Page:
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Sony Alpha a58 review: A feature-packed entry-level DSLR great for beginners

Melissa J. Perenson | Oct. 15, 2014
If you aren't wedded to Canon or Nikon, the budget-priced Sony Alpha a58 offers a ton of features and good image quality.

The Fn function button above the rocker circle calls up another set of menus, this time for options you're more likely to need quick access to. For example, tap Function to call up 14 options, seven each on the left and right of the screen. This is where you'll adjust scene selection, drive mode, flash mode, auto-focus mode, smile and face detection, auto object framing. Or, tap the rocker to the right to select among ISO (also adjust via a convenient button on the top of the camera), metering mode, creative style, flash compensation, and white balance.

While it's important to have access to these settings, it took me a long time to get used to their unusual placement. I prefer it when they're easier to access and fewer menu taps away. It took me some trial and error to get accustomed to the way the horizontal scroll wheel on the front of the hand grip fit in with using the four-way button. Often, I instinctively tried to use the four-way nav when in fact I needed to use the wheel. Another side effect of having so many options: The display gets very cluttered around the perimeter, which can be off-putting to new users and enthusiasts alike.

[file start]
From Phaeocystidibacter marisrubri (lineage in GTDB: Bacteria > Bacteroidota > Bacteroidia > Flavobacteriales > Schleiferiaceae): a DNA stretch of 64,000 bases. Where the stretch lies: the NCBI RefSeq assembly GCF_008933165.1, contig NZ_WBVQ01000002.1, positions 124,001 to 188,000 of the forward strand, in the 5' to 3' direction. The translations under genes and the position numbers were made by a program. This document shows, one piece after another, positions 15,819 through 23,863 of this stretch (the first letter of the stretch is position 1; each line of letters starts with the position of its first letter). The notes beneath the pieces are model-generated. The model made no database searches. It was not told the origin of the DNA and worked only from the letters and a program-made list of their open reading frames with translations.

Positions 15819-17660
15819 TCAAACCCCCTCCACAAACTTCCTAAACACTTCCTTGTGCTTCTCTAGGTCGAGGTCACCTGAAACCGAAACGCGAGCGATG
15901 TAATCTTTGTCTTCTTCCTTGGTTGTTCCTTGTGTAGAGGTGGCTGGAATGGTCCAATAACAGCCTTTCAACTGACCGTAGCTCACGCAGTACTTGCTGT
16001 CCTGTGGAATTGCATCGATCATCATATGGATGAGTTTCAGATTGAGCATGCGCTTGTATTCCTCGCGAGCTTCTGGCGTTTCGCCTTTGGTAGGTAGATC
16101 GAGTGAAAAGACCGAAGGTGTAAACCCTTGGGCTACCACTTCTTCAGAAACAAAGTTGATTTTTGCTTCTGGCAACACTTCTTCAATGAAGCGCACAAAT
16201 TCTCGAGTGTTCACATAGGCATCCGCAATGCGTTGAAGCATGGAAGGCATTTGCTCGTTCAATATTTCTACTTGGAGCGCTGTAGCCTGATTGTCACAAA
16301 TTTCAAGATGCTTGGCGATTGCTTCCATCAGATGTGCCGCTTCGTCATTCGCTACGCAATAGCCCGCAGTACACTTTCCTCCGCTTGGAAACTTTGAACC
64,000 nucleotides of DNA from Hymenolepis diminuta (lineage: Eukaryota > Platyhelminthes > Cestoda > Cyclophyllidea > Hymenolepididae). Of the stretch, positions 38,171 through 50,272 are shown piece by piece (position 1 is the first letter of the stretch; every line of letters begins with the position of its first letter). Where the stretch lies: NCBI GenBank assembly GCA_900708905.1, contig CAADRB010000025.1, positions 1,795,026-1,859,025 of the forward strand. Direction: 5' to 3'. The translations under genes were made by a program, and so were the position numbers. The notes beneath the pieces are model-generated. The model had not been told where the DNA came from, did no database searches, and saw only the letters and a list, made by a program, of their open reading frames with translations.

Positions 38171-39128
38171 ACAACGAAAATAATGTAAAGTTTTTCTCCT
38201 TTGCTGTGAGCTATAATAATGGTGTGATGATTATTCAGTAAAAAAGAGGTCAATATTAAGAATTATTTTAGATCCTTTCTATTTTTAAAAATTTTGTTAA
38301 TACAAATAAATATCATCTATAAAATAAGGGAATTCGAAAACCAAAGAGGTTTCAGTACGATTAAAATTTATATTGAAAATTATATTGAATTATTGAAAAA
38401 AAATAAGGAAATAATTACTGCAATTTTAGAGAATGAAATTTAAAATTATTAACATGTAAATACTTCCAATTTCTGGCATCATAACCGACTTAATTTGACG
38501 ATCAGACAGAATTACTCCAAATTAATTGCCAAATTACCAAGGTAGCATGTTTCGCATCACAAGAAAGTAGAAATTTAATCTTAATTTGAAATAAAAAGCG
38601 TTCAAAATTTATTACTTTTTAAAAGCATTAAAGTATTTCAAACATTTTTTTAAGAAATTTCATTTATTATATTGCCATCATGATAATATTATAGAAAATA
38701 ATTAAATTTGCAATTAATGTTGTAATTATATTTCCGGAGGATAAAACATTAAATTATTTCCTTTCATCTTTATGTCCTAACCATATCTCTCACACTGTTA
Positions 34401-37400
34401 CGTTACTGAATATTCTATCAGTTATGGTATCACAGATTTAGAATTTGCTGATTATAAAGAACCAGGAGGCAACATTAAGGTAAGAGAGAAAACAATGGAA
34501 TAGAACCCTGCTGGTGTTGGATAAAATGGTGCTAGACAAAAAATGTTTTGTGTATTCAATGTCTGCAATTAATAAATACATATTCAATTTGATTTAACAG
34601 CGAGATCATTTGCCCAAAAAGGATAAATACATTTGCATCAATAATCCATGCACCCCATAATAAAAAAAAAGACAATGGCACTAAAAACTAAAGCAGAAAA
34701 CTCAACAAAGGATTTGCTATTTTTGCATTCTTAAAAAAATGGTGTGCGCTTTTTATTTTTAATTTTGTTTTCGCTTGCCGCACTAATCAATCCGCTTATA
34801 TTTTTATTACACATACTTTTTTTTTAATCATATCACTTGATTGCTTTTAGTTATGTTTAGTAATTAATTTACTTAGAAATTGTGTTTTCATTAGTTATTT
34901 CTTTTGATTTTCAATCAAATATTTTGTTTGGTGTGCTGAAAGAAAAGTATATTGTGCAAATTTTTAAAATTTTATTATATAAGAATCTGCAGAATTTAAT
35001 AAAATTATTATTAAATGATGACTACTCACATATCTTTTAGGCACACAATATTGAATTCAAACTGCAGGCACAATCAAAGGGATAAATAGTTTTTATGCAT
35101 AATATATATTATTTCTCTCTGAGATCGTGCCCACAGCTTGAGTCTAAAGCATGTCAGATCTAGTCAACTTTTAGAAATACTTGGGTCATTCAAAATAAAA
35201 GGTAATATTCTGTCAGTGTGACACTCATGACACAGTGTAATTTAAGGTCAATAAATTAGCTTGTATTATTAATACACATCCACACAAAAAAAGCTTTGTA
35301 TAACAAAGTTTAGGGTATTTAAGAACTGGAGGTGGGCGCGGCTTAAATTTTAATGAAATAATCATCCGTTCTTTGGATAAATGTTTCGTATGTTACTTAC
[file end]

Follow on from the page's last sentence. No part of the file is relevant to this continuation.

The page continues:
Meanwhile, the top of the camera has some additional buttons worth noting. A red movie button sits conveniently near the viewfinder. A Zoom button, for using digital zoom to supplement the camera's optical zoom, sits on top in prime real estate--images taken at 2X magnification looked soft, but were better than you'd expected from a digital zoom. Also on top is a button for using just the electronic viewfinder or the LCD.

The electronic viewfinder and LCD combo make for an interesting pairing. The a58's electronic viewfinder tended to make images a little darker then they were when viewed on the LCD. I wasn't a big fan of that viewfinder--something about the tiny text, the way an electronic sign shimmers due to the EVF's limitations--but it did provide a more accurate representation of exposure than you'd get through an optical viewfinder. The camera is actually smart enough to engage the electronic viewfinder only when you're close to the eyepiece; move away, and the LCD will engage instead.

The Alpha a58 has 15 auto-focus points, three of which are cross-point. While that may not sound like it's dramatically more than others (typically, we've seen nine or 11 points), those few extra points make a big difference in compositional possibilities. Unfortunately, changing autofocus options is a pain: You have to first enter the Fn menu, select down to AF area, and then again find the AF option you want. The four-way nav makes it fairly easy to move among the options, but I prefer other approaches.


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